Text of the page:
Ready to Rally

With the world-speed record in its pocket, STI was ready for a new challenge. Kuze saw an opportunity to further publicize the power of the Legacy by entering it in the FIA World Rally Championship (WRC). In order to build the winning rally vehicles of the future, STI began the search for an experienced hand at rally car construction, a quest that, strangely enough, eventually landed STI at the door of a young, UK-based company named Prodrive. In 1990, Prodrive and STI joined forces to form Subaru Rally Team Europe (SRTE) which became Subaru World Rally Team (SWRT) in 1993. The relationship lasted for 18 years until the withdrawal of Subaru from WRC in 2008. 


A Winning History

That charmed first-generation Legacy, driven by the legendary Scottish driver, Colin McRae, notched one emotional win at WRC New Zealand in 1993 before being replaced by a smaller sports sedan, the Impreza Group A. SWRT would go on to enter in the world’s toughest motorsports competitions, showcasing the cutting-edge technical wizardry of STI in an ever-more-impressive series of vehicles. The team, which included some of the best rally drivers in history such as Richard Burns, Petter Solberg, and the aforementioned Colin McRae, won the WRC Manufacturers’ Championship in 1995, 1996, and 1997, as well as three Drivers’ Championships in 1995, 2001, and 2003, and created thousands of Subaru fans around the world. 

Making a Name for Itself

For the STI team, the next step was to produce limited STI models in Japan that were called “complete cars,” the most well-known example of which would be the wide-bodied Impreza 22B STI. This hand-crafted version of Impreza, limited to a run of only 400 vehicles, was released in 1998 and sold out in a single day. STI followed that success with special-edition versions of Legacy, Forester, BRZ, and the Japanese-only Exiga.

Taking on All Challengers

In 2008, FHI and SOA shifted their focus from WRC to circuit racing, which was the natural evolution of the WRX and WRX STI into the more aerodynamically improved 4-door sedans of today. STI runs a race program in Super GT, entering a rear-wheel drive flat 4 Legacy B4 GT300 vehicle from 2009 to 2012 and a BRZ GT300 vehicle since 2013. In Germany, at the Nürburgring 24-hour race, also known as “Green Hell,” STI has subjected its vehicles to continuous maximum attacks on this high-speed test course since the development of the first-generation Impreza. The STI team has won the SP3T class at Nürburgring three times: 2011, 2012, and 2015. Preparations for the 2016 race began the very first day after the 2015 victory. This team simply does not rest.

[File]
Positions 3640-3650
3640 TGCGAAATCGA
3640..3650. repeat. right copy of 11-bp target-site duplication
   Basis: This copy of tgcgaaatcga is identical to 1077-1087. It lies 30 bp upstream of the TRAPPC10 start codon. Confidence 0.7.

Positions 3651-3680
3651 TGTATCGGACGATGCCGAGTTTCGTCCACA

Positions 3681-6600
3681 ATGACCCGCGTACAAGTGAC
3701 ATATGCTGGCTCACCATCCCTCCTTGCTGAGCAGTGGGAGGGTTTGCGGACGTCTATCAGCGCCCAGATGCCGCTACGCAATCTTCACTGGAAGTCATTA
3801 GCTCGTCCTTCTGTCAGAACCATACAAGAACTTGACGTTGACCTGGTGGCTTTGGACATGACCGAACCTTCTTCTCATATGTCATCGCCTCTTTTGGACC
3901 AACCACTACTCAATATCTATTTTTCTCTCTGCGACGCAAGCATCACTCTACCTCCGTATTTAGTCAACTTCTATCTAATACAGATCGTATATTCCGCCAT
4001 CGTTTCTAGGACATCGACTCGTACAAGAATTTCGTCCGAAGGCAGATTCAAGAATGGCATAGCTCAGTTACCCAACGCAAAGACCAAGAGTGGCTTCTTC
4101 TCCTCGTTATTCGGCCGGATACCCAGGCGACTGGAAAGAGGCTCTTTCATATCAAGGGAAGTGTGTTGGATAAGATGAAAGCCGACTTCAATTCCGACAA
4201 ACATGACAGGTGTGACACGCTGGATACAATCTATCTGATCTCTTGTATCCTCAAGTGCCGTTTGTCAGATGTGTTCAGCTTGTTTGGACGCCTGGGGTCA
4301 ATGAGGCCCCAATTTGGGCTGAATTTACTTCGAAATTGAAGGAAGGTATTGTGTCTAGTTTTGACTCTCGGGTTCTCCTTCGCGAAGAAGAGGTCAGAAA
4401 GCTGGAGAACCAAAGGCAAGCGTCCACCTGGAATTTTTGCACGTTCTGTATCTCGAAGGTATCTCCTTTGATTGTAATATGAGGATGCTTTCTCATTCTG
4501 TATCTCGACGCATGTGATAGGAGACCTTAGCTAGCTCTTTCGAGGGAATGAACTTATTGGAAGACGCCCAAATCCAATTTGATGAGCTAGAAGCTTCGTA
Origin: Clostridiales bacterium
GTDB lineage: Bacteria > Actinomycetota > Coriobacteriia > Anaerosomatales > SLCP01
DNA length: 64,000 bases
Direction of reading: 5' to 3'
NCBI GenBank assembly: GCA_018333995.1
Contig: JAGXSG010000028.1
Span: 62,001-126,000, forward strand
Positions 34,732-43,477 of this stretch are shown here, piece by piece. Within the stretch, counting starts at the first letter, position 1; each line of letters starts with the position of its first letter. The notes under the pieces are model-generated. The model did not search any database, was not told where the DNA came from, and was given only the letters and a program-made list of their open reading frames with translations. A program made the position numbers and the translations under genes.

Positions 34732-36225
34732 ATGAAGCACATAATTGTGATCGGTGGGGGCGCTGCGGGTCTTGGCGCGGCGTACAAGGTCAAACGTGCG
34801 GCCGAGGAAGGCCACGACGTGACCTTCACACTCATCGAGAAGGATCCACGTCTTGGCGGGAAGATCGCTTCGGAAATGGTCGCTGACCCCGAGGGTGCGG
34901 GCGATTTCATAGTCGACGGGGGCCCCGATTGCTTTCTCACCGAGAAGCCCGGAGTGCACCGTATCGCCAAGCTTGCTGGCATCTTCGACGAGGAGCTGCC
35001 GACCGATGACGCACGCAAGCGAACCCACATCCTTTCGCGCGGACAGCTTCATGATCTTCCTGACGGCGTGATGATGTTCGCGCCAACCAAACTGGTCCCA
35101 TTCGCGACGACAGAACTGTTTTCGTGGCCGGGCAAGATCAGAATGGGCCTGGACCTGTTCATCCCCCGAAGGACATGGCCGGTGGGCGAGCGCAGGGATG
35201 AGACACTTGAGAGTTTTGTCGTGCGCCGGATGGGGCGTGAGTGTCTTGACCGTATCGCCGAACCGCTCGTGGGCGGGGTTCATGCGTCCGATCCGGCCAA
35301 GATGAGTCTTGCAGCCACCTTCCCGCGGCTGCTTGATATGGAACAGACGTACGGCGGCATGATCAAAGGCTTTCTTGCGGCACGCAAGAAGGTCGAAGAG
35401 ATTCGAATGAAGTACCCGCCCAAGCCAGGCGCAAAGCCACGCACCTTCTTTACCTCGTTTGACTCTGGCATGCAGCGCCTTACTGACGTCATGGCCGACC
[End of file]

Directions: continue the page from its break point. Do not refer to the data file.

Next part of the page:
View the STI timeline

Strengthening the Connection

Starting this year, STI has officially partnered with Subaru of America and Vermont SportsCar, which runs Subaru Rally Team USA. Look for more STI engineers at various Global Rallycross Championship (GRC) events, where STI engineering resources are helping the team develop the 2015 rallycross cars. STI continues to grow and evolve, and is an integral part of the Subaru of America motorsports program. 

Dad Would Be So Proud

In March 2005, shortly before SWRT raced at WRC Mexico, word arrived from Japan that Kuze had passed away. Solberg won the rally that day, and SWRT dedicated the win to Kuze, the “father” of STI. Thankfully, Kuze’s dream of making Subaru the No. 1 automotive brand in the world has been embraced by a new generation of STI team members. And, just as Kuze did all those years ago, they are dreaming big.